Jennifer is 30 years old, in the prime of her womanhood. She’s always dreamt of a family and it’s what she wants more than anything. The problem is, she’s happily single. She’ll babysit, she’ll be the cool aunt, she’ll be happy watching other families’ kids. But each time she comes home, she comes home alone and goes to bed with an emptiness in her heart. She lies there, in the stillness of nighttime, listening to the clock ticking time off as she falls asleep.

Halia is 7 years old, and she’s at her eighth foster family. She’s trying to remember if she is supposed to put her dinner plate in the dishwasher or the sink. Wait, there’s no dishwasher, so it must go in the sink, she thinks. Rinsing it off seems like a good idea. It’s not that she’s got a memory problem, though. After seven past families, it’s hard to keep track of which rules apply where. She’s tired of moving around (and at this point, she figures, it’s got to have something to do with her. Why else would they keep moving her?), and she’d like to crack the code on being a good girl so she can just…stay with one family for awhile. Forever? Oh yes, definitely, but that just doesn’t seem like a realistic thing to hope for right now. 

Jennifer really wasn’t sure if this would work. Most of the adoption ‘cases’ she’d heard of were of family units looking to grow. In fact, wasn’t that the point of a foster family?But no one said ‘no’ to her, and Lilliput kept asking her to come back and do this class, fill out that paperwork, and it seemed like everything had been moving along normally. Still, Jennifer wondered if it wasn’t just a charade and her happy and single status was a joke around the office.

“Hello?” she said, answering the phone. It was Monica, the social worker at Lilliput. “Yes, ok. Uh, huh…REALLY!? Um, I guess, I mean, yes! Yes! I’ll be there!” 

Jennifer hung up, putting her cell back on the table. Monica had invited her to a disclosure meeting, which meant that this hadn’t been a big ruse after all - she had gotten her certification from Lilliput and they had a child that needed a parent.

In fact, Halia was a special case. It hadn’t worked out for the last 8 years, and the case workers, scratching their heads, decided to try something different. They wondered if a single mother and daughter relationship would work out better.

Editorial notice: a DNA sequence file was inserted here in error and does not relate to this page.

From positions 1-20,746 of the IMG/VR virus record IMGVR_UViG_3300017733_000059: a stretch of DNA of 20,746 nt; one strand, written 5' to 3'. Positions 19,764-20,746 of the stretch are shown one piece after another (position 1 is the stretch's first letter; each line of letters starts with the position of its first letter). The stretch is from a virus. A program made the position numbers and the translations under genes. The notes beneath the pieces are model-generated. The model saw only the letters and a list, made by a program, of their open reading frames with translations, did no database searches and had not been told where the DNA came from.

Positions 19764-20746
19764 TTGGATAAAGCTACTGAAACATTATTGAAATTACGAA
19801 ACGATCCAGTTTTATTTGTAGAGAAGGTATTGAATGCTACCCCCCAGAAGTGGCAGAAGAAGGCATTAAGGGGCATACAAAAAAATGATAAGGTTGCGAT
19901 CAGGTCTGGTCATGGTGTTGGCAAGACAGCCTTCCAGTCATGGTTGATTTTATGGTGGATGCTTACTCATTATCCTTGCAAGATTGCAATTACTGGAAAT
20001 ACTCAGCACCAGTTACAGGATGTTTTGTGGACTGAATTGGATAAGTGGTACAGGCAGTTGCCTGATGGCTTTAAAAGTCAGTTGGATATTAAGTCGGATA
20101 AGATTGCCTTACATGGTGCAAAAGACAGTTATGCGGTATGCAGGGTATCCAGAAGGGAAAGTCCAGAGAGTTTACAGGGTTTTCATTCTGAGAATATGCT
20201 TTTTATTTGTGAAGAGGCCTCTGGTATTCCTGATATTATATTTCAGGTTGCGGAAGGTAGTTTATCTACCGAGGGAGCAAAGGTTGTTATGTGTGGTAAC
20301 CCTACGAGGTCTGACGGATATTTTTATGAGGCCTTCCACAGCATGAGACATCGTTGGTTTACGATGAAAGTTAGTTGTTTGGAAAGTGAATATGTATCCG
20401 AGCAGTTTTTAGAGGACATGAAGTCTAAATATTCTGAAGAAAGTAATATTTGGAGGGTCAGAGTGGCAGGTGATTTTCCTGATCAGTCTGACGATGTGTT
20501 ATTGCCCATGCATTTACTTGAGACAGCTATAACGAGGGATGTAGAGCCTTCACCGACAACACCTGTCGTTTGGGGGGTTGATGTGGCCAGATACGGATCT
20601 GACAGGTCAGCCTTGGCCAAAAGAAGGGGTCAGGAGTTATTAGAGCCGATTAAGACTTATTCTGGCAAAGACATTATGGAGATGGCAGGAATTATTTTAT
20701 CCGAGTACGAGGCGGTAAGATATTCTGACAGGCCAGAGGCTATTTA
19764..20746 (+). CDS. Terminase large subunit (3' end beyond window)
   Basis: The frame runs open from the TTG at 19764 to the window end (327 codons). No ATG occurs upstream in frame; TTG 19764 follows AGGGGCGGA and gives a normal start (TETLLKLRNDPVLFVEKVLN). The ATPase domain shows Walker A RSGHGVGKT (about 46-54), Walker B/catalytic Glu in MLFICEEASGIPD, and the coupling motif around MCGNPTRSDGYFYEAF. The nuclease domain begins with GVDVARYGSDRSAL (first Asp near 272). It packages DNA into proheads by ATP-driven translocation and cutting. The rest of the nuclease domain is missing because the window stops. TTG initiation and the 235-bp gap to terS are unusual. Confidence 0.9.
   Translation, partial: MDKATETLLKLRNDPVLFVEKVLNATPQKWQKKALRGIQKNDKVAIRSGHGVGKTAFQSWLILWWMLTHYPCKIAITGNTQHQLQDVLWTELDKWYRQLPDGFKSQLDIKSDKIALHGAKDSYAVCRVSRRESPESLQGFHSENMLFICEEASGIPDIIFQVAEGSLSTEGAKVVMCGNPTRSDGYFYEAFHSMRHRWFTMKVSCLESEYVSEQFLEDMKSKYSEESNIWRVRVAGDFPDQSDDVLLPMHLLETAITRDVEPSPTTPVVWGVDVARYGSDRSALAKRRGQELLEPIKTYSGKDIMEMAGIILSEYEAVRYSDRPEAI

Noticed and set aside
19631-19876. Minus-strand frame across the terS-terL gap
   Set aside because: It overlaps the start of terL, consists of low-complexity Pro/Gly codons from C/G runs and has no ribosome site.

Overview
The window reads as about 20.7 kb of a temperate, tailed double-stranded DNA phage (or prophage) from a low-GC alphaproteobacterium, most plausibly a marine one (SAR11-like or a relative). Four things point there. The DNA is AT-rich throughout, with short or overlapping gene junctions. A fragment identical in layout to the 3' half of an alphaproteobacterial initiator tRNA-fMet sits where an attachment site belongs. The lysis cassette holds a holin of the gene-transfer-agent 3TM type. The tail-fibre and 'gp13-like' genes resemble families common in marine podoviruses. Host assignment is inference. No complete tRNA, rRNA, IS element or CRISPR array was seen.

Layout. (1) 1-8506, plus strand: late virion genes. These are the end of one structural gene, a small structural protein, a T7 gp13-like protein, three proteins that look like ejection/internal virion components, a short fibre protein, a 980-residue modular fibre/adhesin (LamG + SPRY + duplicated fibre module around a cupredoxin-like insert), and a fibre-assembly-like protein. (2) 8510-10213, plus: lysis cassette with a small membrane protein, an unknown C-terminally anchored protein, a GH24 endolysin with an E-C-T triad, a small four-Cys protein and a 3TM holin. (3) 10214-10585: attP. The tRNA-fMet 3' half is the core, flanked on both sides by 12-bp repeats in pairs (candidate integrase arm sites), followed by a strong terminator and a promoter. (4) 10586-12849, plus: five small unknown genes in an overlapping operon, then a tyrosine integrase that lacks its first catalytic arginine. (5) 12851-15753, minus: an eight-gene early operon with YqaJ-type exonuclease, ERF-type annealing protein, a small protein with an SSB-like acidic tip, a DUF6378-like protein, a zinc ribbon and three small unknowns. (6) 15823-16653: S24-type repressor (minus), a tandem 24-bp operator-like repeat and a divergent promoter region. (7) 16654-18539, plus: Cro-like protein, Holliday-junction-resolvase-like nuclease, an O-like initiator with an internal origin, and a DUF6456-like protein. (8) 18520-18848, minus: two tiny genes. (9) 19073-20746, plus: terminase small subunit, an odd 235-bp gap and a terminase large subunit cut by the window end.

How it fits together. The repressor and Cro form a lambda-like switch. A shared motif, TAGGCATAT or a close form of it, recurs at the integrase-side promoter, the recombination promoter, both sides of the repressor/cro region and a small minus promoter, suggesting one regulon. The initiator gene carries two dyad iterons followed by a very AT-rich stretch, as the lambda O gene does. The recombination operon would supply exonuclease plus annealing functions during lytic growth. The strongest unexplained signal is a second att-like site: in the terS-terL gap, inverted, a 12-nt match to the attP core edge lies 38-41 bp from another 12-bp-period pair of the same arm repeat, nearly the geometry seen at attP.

Jennifer and Halia would go to the park a few times weekly, then spend the night at Jennifer’s place for a couple months. They warmed to each other over the summer, both of them asking questions about each others’ rules. 

Jennifer was looking through some paperwork at the kitchen table after dinner.


“What about the dishes? What should I do with them, rinse, dishwasher, what?” asked Halia. Jennifer pulled Halia over to her.

“I want you to listen to me carefully,” she said, solemnly. “I love you, and always will love you, no matter where the dishes go. You and I are like this now.” Jennifer hooked Halia’s pinky finger with hers. “OK?”

“OK,” smiled Halia.

The two would visit family on occasion and went to Lilliput gatherings. Jennifer had many friends, and each came to know Halia and love her. Kevin was one of them. 

“He likes you,” observed Halia. Jennifer’s face reddened, because she kind of liked him, too. But there was no time for that, she reminded herself. Halia was her Number One.

After the adoption was final, mother and daughter would finally begin living together permanently. Halia went to school everyday, and Jennifer went to work. They would come home tired, talk about their days after eating, then go to bed to start the next day.

“Mom, I want to wear makeup,” said Halia one night. Jennifer regarded her daughter, now 9 years old.

“Halia, no! You’re way too young for that,” she said. 


Halia looked as if she’d been struck. Head down, she finished her dinner silently. 30 minutes later, Jennifer would be outside Halia’s bedroom, pounding on the locked door. She wanted inside desperately, where her beautiful daughter was making terrible sounds of destruction.